Man fathers 22 children by illegally donating sperm to women he met on Facebook

A MAN has admitted to fathering 22 children after he illegally donated sperm to women he met on Facebook.
Using a pseudonym The Sun Online has chosen not to name, the Glasgow-based donor said he can be the "first resort" for women who want to have a baby, and admitted to donating to 50 women.
Speaking to the Daily Record, he said he started donating in 2013 out of a "genuine desire" to help women have a family and first considered donating legally through a clinic but was put off by the requirements needed and the right of the child to know their father's identity when they turn 18.
He then turned to Facebook, telling the paper: "If they’ve come to me, they have already reached that point where they want to go ahead, almost no matter what – their minds are made up. Most people may think that women come to me as a last resort but that’s not really the case, I’ve found I can be the first resort.
“A lot of them are not well off and so can’t afford to go to a private clinic, while others may have been knocked back by the NHS."
He said the process is "simple", as the women can arrive at a specific location near where he's based and he "hands over" the specimen.
In the UK, sperm and egg donation is regulated through the Human Fertilisation and Embryology Authority and sperm donors who go through licensed clinics have no legal rights or responsibilities to the children conceived.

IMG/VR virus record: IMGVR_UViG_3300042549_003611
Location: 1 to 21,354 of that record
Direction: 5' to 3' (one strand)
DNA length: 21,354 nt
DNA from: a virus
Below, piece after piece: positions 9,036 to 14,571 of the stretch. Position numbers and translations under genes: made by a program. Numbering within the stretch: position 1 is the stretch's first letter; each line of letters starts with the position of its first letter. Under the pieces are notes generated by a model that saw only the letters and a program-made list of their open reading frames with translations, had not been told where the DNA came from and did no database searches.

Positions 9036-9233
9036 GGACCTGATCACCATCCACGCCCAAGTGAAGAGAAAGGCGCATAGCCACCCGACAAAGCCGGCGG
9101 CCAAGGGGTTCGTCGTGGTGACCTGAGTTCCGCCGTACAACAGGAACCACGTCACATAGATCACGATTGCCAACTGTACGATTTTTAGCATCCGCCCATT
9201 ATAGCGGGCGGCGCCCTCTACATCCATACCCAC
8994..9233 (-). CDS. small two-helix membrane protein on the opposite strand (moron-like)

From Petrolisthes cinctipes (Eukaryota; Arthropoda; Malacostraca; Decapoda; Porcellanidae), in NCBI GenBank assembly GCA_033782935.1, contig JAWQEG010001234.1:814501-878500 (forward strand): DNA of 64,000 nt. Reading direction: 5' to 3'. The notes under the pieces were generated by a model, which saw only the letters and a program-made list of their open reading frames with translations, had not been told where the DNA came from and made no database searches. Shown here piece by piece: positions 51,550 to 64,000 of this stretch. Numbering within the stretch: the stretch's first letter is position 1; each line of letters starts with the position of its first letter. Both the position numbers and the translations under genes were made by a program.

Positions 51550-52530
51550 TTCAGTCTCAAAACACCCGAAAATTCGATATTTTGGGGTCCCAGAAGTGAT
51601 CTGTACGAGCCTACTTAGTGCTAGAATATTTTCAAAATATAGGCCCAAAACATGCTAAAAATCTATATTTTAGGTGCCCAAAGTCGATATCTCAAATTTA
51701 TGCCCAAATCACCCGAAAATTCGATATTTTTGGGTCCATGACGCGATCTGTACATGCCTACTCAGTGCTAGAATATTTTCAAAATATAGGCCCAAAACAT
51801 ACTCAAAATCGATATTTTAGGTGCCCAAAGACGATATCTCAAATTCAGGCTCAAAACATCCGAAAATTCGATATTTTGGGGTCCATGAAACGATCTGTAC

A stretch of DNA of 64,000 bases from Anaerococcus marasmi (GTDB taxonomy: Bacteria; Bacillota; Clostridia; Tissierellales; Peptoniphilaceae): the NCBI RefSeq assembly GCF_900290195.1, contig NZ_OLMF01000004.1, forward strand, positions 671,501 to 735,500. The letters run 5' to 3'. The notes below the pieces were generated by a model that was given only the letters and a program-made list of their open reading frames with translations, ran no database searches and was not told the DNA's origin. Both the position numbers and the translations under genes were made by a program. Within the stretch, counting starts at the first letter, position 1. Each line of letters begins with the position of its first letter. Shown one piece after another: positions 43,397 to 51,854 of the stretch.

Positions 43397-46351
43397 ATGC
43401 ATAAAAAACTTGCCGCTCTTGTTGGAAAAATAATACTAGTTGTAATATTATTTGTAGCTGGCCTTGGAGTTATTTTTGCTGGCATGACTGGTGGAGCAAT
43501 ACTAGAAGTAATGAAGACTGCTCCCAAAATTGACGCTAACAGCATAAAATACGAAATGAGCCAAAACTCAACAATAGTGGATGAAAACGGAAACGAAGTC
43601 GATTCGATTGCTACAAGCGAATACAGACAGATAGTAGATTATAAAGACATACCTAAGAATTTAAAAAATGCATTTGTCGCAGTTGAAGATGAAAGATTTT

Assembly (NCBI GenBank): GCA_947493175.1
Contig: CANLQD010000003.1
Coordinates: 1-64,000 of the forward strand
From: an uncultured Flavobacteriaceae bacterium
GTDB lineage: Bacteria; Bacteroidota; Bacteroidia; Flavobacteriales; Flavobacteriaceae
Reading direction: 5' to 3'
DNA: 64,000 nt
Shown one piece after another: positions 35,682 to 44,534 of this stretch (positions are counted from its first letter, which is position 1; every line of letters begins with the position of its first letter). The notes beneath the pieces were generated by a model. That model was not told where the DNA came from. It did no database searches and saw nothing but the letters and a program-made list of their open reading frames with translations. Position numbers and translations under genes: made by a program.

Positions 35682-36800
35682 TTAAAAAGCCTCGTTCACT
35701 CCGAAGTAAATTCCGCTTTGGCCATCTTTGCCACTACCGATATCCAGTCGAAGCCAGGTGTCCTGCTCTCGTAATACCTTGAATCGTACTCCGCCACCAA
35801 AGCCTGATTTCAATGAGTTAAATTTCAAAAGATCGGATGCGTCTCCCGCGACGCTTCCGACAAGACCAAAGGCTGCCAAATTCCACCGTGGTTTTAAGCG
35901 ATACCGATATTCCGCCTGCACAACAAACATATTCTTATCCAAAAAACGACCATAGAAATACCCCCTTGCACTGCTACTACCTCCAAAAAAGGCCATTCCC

But unlicensed donations outside of clinics mean sperm donors can be the legal parent of the child with legal obligations, have rights over how the child can be brought up, be named on the birth cert and can be asked to support the child financially.
It is against the law in the UK to distribute or procure sperm and eggs without a licence from the Human Fertilisation and Embryology Authority, meaning clinics are bound by strict rules and ­guidelines where donors are rigorously tested for medical and genetic conditions and sperm is also screened and quarantined for six months to prevent any risk to the health of the mother or the unborn child.
Donors are also restricted to donating to no more than 10 ­families, to prevent children being born with very high numbers of half-siblings.
A reproductive health specialist at an IVF clinic in the Czech Republic, Dr Hana Visnova told the Daily Record "black market sperm donations" from online donors is "incredibly dangerous" putting both yourself at risk and any potential offspring, and fertility clinics are "tightly regulated to ensure the highest standards are met."